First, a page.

February 12, 2004 --
IT'S the ultimate Hollywood dream team.
With the addition of Oscar-winning A-lister Catherine Zeta-Jones to a cast that already includes George Clooney, Julia Roberts and Brad Pitt, the marquee for the sequel to "Ocean's Eleven" is looking very crowded indeed.
A combination of any two of these stars would be enough for "Ocean's Twelve" - Steven Soderbergh's follow-up to his ring-a-ding-ding Rat Pack remake of 2001 - to be deemed star-studded.
Throw in other original cast members Matt Damon, Don Cheadle, Andy Garcia, Bernie Mac and Casey Affleck - and you've got celebrity overload.
"Too much is never enough for Hollywood," noted L.A. film historian Jan-Christopher Horak, curator of the Hollywood Entertainment Museum.
Just ask "Ocean's Twelve" producer Jerry Weintraub, who personally courted the 34-year-old Welsh stunner Zeta-Jones at last year's Venice Film Festival.
"If you can have [one of] the most beautiful woman [Roberts] in the world, why not get the other one?" he asked The Post. Zeta-Jones and Roberts starred together in 2001's "America's Sweethearts."
"And then if you can get some of the greatest hunks in the world on one screen in one movie, why not?"
Tinseltown was abuzz yesterday at the idea of clashing egos, sky-high budgets and celebrity catfights over top billing.
But Weintraub insists none of that will be a problem.
"They're all great friends. They can't wait to start shooting [in April]," he said.
"This is not hard duty. We're shooting it in Europe. We're going to have a lot of fun, and the movie's going to sell a lot of popcorn."
Clooney will reprise his pivotal role as veteran thief Danny Ocean, who led a gang of associates in the heist of three Las Vegas casinos in the hit 2001 film - and will head an international looting spree in "Twelve."
Zeta-Jones will play a beautiful Europol agent named Isabel Lahiri who specializes in tracking down master thieves and who was once in a serious relationship with Pitt's character, Rusty Ryan.
Soderbergh, who worked with Zeta-Jones on the acclaimed drug drama "Traffic," and Clooney, who starred opposite her in the recent Coen brothers' comedy "Intolerable Cruelty," were both keen to have her join the cast.
For Zeta-Jones - who just dumped her agent reportedly because she wasn't getting the roles Nicole Kidman was being offered - "Twelve" may be an opportunity to ditch her diva reputation.
"Besides being part of a hit, this is a chance for her to be regular, to show that Clooney and Soderbergh - who doesn't put up with a lot of cranky actors - want her to be part of the party," says David Poland, editor of moviecitynews.com.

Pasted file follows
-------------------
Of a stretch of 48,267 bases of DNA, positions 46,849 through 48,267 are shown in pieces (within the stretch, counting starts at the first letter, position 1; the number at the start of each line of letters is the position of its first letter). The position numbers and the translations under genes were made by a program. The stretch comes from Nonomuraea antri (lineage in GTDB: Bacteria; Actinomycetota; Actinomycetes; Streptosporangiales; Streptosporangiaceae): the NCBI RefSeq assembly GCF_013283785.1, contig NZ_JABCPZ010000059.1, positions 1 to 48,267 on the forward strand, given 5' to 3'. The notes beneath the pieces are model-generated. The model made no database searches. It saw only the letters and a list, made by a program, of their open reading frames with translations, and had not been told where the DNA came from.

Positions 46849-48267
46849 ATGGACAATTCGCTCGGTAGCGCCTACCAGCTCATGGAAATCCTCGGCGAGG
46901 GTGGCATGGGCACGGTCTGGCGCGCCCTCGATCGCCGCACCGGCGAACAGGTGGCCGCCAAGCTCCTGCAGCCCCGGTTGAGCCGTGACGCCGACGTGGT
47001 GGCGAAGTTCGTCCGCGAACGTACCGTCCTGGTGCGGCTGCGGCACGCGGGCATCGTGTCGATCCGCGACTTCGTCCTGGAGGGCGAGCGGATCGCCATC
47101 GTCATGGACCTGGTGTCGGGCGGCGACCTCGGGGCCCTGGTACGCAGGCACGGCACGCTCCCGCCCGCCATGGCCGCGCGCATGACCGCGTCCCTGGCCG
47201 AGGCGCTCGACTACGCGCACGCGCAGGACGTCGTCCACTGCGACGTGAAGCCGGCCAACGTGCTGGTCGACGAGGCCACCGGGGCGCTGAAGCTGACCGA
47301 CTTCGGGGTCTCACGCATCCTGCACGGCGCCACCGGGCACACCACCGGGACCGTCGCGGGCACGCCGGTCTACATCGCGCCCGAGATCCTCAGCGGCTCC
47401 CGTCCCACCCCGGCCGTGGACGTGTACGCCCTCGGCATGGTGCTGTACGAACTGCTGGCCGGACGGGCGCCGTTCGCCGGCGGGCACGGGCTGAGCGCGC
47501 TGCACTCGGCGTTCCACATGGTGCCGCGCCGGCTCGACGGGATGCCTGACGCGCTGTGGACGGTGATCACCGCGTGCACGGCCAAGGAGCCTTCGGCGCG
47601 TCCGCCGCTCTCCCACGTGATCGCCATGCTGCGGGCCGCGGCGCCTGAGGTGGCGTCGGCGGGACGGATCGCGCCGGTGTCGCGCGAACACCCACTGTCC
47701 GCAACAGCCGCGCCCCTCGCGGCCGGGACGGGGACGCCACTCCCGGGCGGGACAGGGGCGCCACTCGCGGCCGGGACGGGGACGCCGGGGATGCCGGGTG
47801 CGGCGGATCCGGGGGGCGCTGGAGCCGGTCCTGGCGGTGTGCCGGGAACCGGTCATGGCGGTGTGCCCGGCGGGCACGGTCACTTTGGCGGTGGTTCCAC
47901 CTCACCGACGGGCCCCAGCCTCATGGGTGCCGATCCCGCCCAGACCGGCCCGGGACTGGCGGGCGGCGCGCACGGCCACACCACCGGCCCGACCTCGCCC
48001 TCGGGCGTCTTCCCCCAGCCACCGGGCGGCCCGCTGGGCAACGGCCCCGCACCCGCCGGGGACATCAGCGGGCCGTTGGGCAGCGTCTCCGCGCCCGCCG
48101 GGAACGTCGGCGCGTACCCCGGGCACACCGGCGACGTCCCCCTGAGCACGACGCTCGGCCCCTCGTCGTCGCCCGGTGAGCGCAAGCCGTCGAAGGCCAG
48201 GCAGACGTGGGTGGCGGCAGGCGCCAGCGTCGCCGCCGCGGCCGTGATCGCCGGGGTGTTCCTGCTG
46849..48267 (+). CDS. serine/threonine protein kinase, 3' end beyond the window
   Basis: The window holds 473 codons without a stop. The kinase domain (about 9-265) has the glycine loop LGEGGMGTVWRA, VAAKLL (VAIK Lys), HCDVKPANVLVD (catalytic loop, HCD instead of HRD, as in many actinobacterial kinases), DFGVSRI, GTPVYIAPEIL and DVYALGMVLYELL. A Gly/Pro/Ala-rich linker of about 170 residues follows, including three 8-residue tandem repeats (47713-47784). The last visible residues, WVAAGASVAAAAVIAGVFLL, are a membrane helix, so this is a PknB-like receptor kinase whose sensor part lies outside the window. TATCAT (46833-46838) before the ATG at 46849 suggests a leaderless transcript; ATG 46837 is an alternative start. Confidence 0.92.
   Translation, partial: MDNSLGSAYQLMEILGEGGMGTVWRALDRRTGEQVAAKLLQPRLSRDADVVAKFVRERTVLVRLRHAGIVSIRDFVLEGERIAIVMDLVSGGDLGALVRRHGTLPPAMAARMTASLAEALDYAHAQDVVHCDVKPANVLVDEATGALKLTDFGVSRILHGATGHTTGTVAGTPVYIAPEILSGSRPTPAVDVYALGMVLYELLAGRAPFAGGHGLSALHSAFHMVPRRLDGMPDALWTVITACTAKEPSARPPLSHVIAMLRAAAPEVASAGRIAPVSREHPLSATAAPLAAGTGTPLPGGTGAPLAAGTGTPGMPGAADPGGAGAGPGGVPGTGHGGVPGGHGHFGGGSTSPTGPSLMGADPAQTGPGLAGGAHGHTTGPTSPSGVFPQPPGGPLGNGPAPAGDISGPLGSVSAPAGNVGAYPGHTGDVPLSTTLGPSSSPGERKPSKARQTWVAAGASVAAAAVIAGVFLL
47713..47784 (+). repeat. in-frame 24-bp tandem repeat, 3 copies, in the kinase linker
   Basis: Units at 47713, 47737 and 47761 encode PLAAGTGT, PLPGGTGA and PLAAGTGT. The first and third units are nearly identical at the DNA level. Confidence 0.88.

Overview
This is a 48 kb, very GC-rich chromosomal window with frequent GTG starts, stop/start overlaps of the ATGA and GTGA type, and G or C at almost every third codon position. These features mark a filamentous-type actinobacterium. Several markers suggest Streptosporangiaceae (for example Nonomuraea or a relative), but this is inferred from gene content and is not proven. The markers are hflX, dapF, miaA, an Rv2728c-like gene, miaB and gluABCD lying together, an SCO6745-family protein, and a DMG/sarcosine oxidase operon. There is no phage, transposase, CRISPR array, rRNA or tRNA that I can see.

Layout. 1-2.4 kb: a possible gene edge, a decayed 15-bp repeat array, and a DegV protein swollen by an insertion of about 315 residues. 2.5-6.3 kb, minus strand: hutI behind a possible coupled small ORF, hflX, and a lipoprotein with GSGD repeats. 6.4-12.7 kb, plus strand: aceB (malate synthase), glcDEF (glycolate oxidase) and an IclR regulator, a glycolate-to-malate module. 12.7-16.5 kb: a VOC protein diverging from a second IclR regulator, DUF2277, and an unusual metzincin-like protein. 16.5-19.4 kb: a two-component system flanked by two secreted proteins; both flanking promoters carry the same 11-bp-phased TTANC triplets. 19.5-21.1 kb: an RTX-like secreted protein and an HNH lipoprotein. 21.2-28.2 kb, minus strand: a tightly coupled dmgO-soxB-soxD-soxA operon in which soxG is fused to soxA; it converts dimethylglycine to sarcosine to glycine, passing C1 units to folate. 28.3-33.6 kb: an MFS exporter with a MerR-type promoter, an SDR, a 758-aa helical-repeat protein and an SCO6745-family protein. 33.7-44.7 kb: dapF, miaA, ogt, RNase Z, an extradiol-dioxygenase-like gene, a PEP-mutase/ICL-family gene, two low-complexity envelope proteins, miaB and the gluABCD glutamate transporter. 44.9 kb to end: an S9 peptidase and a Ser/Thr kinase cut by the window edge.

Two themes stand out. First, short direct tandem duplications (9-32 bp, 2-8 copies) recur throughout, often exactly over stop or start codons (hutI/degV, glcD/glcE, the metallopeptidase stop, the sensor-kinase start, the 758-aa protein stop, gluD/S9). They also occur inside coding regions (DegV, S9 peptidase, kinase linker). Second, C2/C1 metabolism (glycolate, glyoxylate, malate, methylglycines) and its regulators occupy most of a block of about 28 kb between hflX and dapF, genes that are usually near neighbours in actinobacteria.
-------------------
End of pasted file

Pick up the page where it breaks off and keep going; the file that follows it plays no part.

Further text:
Filming on "Twelve" is sure to be a party, with shooting in Paris, Rome, Amsterdam and Monte Carlo.
This uncommon aligning of the stars harks back to the Golden Age of cinema, when studios had big-name celebrities under contract and could shoehorn as many as they pleased into one movie.
MGM, for example, had so many A-listers on board, they could stuff 1940's "The Philadelphia Story" with the top-flight cast of Katharine Hepburn, James Stewart and that Clooney prototype, Cary Grant.
Operating independently, Tinseltown's finest actors now demand up to $25 million a picture, which can bloat a movie's budget beyond feasibility when even more than one comes aboard.
Soderbergh has said he's aiming to make "Ocean's Twelve" a "bigger movie" using the same size budget he had for "Ocean's Eleven," $85 million.
Naturally, that means asking his stars to take an even bigger pay cut than they did for the first film - and, with the addition of Zeta-Jones, the cash will be spread even thinner.
But most stars would be happy to do it for Soderbergh.
"Right now in Hollywood, there are a limited number of good directors," says Horak.
"The directors who are both commercially viable and artistically ambitious are few, and Soderbergh is one of them."
At 41, the arty, baseball cap-wearing auteur has gathered around him an informal repertory company - which just happens to include some of the biggest names in Hollywood, like his pal and producing partner Clooney.
Yet Soderbergh tends to use the actors in his unofficial stable for specific, quite small roles rather than casting them for star value.
Roberts, for example, was happy to work as an undistinguished member of an ensemble cast in Soderbergh's experimental "Full Frontal," in which Pitt put in a brief cameo as himself.
"They all seem to like each other. They've made choices to work together which were not just business decisions," says Poland.
"[Ocean's Twelve"] is going to sell itself, so theoretically they didn't need Zeta-Jones to put it over at all. She's obviously also part of the family now."
But don't expect an outbreak of sibling rivalry from any of the cast, including Zeta-Jones, says Horak.
"At this point, some of these actors - Zeta-Jones particularly - probably have more money than they'll ever need and may be willing to do things just for the fun of it."